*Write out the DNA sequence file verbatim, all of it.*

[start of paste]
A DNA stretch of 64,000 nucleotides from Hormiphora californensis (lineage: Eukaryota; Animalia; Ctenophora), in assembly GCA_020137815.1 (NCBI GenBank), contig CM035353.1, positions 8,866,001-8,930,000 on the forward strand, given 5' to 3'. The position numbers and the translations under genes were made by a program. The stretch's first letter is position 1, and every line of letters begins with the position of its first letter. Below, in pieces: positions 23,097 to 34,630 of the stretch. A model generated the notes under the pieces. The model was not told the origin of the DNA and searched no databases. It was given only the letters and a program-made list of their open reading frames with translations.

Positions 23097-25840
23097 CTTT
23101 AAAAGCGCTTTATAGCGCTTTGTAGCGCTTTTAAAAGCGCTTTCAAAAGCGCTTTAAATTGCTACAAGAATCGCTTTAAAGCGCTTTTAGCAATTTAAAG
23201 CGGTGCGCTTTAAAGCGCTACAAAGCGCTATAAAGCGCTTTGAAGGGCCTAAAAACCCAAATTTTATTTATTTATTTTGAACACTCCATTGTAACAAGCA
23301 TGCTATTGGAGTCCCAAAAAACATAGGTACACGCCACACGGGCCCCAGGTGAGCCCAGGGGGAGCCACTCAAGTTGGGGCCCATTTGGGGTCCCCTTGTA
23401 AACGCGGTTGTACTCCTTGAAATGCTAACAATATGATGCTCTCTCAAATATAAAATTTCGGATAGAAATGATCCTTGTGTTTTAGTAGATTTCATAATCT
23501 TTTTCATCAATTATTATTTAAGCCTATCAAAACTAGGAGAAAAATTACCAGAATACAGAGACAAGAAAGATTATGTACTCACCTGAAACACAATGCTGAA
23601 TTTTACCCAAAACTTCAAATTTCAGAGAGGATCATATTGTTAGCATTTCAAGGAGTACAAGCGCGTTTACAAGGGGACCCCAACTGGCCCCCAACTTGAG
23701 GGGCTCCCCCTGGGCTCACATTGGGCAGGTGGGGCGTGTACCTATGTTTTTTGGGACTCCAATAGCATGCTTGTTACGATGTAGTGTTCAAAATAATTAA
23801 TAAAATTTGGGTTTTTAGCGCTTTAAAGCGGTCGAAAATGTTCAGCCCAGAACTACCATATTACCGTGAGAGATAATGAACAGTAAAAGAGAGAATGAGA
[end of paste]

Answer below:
A DNA stretch of 64,000 nucleotides from Hormiphora californensis (lineage: Eukaryota; Animalia; Ctenophora), in assembly GCA_020137815.1 (NCBI GenBank), contig CM035353.1, positions 8,866,001-8,930,000 on the forward strand, given 5' to 3'. The position numbers and the translations under genes were made by a program. The stretch's first letter is position 1, and every line of letters begins with the position of its first letter. Below, in pieces: positions 23,097 to 34,630 of the stretch. A model generated the notes under the pieces. The model was not told the origin of the DNA and searched no databases. It was given only the letters and a program-made list of their open reading frames with translations.

Positions 23097-25840
23097 CTTT
23101 AAAAGCGCTTTATAGCGCTTTGTAGCGCTTTTAAAAGCGCTTTCAAAAGCGCTTTAAATTGCTACAAGAATCGCTTTAAAGCGCTTTTAGCAATTTAAAG
23201 CGGTGCGCTTTAAAGCGCTACAAAGCGCTATAAAGCGCTTTGAAGGGCCTAAAAACCCAAATTTTATTTATTTATTTTGAACACTCCATTGTAACAAGCA
23301 TGCTATTGGAGTCCCAAAAAACATAGGTACACGCCACACGGGCCCCAGGTGAGCCCAGGGGGAGCCACTCAAGTTGGGGCCCATTTGGGGTCCCCTTGTA
23401 AACGCGGTTGTACTCCTTGAAATGCTAACAATATGATGCTCTCTCAAATATAAAATTTCGGATAGAAATGATCCTTGTGTTTTAGTAGATTTCATAATCT
23501 TTTTCATCAATTATTATTTAAGCCTATCAAAACTAGGAGAAAAATTACCAGAATACAGAGACAAGAAAGATTATGTACTCACCTGAAACACAATGCTGAA
23601 TTTTACCCAAAACTTCAAATTTCAGAGAGGATCATATTGTTAGCATTTCAAGGAGTACAAGCGCGTTTACAAGGGGACCCCAACTGGCCCCCAACTTGAG
23701 GGGCTCCCCCTGGGCTCACATTGGGCAGGTGGGGCGTGTACCTATGTTTTTTGGGACTCCAATAGCATGCTTGTTACGATGTAGTGTTCAAAATAATTAA
23801 TAAAATTTGGGTTTTTAGCGCTTTAAAGCGGTCGAAAATGTTCAGCCCAGAACTACCATATTACCGTGAGAGATAATGAACAGTAAAAGAGAGAATGAGA